In an earlier post, I argued that higher education has substantial inequality-generating features. This post is the first in a series looking at how well Australia’s higher education system does in this context, starting with access to higher education. Essentially, this is about how well the higher education system can foster social mobility.
The potential of the Australia’s higher education system is constrained by the potential pool of students, which largely comes from people who have successfully completed school. Before the 1980s, that was a minority of the population. Don Anderson and A.E Vervoorn’s interesting book Access to privilege reports that in 1980 overall school retention to Year 12 was only 34.5 per cent, and 28.4 per cent at government schools. It was already a massive 88 per cent at the non-Catholic private schools, favoured by many higher SES families. They were setting up the basis for the next generation’s educational success.
In the 1980s, school completion rates increased, so that about half of low SES students finished school by the end of the decade. Low SES Year 12 completion is now at 73 per cent, compared to 80 per cent for high SES students (with the caveat that dividing the population into three groups misses likely much larger difference in the lowest and highest deciles).
ATAR results by SES are rarely published, but some Victorian data I published in a book chapter a few years ago shows the highest SES quartile by postcode substantially over-represented in the 90+ group, and the lowest SES quartile substantially over-represented in the below 50 group.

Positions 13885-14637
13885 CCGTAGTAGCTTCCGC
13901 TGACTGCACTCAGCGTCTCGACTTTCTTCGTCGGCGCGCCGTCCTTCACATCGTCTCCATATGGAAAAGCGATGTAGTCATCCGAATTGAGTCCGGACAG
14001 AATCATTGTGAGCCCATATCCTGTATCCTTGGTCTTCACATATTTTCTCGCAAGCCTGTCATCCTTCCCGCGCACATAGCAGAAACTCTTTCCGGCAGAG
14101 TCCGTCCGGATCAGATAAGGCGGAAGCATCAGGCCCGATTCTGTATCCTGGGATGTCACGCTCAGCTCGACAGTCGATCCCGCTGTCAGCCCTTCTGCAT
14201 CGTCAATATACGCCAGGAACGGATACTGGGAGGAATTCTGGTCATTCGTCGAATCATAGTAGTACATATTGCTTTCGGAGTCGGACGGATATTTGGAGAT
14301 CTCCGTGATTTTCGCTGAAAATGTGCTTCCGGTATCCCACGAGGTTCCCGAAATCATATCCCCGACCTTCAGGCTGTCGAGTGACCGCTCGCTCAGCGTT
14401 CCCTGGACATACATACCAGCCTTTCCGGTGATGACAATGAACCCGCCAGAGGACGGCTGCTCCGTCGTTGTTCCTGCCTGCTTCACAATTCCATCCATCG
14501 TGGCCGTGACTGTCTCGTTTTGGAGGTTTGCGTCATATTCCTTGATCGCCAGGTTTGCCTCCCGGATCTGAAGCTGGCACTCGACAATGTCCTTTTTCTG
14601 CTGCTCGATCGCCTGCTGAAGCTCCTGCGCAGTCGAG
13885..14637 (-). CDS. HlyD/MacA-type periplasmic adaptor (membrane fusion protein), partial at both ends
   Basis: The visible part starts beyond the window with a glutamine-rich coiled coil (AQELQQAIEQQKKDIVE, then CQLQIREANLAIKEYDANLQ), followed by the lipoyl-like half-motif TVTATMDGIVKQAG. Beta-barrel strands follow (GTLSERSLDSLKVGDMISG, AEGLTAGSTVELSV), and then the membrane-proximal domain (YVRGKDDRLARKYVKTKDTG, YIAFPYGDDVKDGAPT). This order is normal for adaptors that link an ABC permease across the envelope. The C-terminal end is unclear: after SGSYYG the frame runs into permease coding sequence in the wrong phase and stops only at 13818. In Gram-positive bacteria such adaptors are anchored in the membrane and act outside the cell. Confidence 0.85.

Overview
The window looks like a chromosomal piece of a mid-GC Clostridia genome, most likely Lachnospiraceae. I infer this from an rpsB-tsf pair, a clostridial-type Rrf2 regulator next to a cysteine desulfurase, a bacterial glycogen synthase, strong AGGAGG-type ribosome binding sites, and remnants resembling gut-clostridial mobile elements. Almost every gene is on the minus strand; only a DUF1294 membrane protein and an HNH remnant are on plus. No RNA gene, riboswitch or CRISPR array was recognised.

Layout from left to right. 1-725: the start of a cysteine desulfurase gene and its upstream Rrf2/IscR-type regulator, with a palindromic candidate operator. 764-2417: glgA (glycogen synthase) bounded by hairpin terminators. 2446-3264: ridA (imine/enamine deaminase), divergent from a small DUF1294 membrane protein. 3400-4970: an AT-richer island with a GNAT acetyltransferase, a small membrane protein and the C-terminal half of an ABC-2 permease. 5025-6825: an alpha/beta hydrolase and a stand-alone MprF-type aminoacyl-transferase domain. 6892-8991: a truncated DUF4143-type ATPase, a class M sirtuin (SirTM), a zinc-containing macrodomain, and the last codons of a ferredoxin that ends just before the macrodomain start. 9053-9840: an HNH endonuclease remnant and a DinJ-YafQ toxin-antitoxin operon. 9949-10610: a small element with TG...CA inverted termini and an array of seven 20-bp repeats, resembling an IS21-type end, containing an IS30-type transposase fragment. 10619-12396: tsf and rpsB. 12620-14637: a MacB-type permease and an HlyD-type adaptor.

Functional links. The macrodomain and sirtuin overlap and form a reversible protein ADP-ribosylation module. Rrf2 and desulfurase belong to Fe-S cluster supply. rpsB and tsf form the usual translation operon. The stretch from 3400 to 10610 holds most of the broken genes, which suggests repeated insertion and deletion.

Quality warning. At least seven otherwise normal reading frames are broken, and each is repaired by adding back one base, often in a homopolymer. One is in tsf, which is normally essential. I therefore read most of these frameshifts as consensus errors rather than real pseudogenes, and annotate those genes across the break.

University enrolment data by definition doesn’t include Year 12 students who never apply, but we know that almost all high-ATAR school leavers put in an application. Using a parental education measure of low SES, we can see in the chart below that there are many more students with an ATAR reporting parents with a higher education qualification than we would predict based on the education levels of people old enough to be parents of undergraduates (notice the different scales).
Further, when one or both parents have degrees (the chart shows the parent with the highest qualification, but frequently both parents have degrees) the ATARs skew more markedly to the higher end, producing higher medians.
The annual NAPLAN reports show that, again, the high SES students, whether measured by parental occupation or parental education, do significantly better across all the literacy and numeracy tests, although consistent with meritocratic hopes there are – as the enrolment data also suggests – high achievers from disadvantaged backgrounds. So even though Year 12 completion has improved, we still have substantial issues with inequality of school-level academic achievement.
I don’t feel competent to judge to what extent university education faculties are to blame for this situation – although the early childhood research suggests that schools, also, are working within the constraints of the student pool. I will assess universities and higher education policy on how they deal with this academic achievement situation as they find it.
From the earliest days, universities and higher education policy (which was originally a State responsibility) have been concerned with access, offering students subsidies and scholarships. But that really only mattered in the post-WW2 era, since very few people before then went to university and it was not needed for most jobs. Hannah Forsyth has written about university admission policies in the post-war era. The Commonwealth government offered merit-based scholarships.Read More »